You should see "Environmental Variables" - add an variable named "SHEET" containing your google Sheets ID, similar to below:

environmental var

This is the sheet ID that you have copied from google sheets. Open up the google sheets in a new tab and copy the sheet id, like from below (underlined in red).

Google sheets

This is so that the function knows what sheet to access and add data to (This is the sheet you will "share" with the service worker later).

Then press Create back on the cloud function, and give it a a little while to deploy successfully. You should come to a screen like what is presented here: (Note: we've cropped our image to make it fit on this page.)

function properties

Two things to note here:

  • Service worker: This is the "google account" that acts on behalf of the function, we'll use this soon.
  • Trigger tab: this shows you the URL used to trigger the function.

Copy the service account address, and head back to google sheets.

Bind Service worker to Google Sheets

Make sure you're on the same google sheet that you want to log data to, and click the Share button in the top right.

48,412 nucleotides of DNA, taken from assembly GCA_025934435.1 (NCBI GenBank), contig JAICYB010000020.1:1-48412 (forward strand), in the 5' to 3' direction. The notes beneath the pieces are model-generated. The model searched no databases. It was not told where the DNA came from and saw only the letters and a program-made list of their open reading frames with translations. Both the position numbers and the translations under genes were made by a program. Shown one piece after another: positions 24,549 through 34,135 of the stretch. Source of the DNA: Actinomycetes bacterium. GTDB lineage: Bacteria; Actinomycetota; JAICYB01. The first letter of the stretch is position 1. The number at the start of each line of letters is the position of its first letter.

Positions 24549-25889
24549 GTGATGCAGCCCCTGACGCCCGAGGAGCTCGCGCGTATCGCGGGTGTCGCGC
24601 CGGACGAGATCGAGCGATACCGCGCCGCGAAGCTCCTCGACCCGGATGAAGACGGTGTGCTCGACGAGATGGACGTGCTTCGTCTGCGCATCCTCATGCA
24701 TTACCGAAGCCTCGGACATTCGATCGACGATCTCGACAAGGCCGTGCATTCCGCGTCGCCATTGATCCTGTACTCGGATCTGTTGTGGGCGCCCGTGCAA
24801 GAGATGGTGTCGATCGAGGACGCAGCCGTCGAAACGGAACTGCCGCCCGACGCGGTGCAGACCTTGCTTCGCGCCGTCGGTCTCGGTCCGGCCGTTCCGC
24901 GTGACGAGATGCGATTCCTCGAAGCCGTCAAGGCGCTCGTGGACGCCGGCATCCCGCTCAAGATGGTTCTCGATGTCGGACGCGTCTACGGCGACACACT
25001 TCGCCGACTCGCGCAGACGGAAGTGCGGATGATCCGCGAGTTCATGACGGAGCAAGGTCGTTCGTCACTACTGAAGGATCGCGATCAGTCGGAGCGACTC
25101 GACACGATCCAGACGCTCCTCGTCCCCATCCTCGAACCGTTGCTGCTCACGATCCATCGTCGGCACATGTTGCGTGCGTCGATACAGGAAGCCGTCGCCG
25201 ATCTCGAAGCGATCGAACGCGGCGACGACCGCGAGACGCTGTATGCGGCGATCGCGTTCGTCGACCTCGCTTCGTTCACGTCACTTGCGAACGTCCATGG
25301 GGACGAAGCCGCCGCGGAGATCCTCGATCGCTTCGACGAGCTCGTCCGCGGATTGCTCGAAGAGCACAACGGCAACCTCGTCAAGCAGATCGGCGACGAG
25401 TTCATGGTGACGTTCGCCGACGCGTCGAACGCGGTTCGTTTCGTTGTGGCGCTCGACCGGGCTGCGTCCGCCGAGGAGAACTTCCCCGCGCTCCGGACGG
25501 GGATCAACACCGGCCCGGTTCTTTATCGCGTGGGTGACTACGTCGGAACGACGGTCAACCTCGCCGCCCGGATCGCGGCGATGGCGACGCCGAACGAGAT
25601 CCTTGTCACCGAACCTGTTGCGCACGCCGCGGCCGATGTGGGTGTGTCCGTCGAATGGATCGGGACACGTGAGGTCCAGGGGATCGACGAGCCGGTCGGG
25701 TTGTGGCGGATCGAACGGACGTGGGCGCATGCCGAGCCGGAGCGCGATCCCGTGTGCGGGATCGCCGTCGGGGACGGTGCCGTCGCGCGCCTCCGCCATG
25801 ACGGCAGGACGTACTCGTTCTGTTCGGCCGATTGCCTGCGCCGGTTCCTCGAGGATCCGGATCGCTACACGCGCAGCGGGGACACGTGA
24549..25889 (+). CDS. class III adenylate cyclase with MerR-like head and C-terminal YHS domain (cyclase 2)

Paste the service account email address to the share link, and make sure that the permission is set to "Can Edit".

add service account to function

What we're doing here, is allowing the "function's account" or the function to act on behalf of the service account, to add data (edit) the google sheet.. It is sort of like "sharing" your google sheet with a friend, however this friend is just a robot that operates on the google cloud functions.

Copy the Trigger URL

Head back to your Google Cloud Function, and click on the "Trigger" tab. You can see a URL which is the http end point to trigger this function. Try opening it in a new tab, you will find that it will contain a lot of random unorganised data; and your google sheets will be updated with "No Data Sent"

Copy this Trigger URL, we will place it in the ESP code shortly.

Program the ESP8266

There's two parts of code that you need to change for the esp code, found in src/espCode/espCode.ino:

  • WiFi connection details
  • Target URL, which is found from the Function Properties as above.

making changes

Note: We are using an insecure version of https, as in: we ask for https but we don't verify what we're connecting with. This is insecure but easier to deal with.

Change the code to reflect your details and upload onto the ESP portion of the XC4411.

If you've never used any ESP8266 device before, read the below section for a quick run-down on how to program.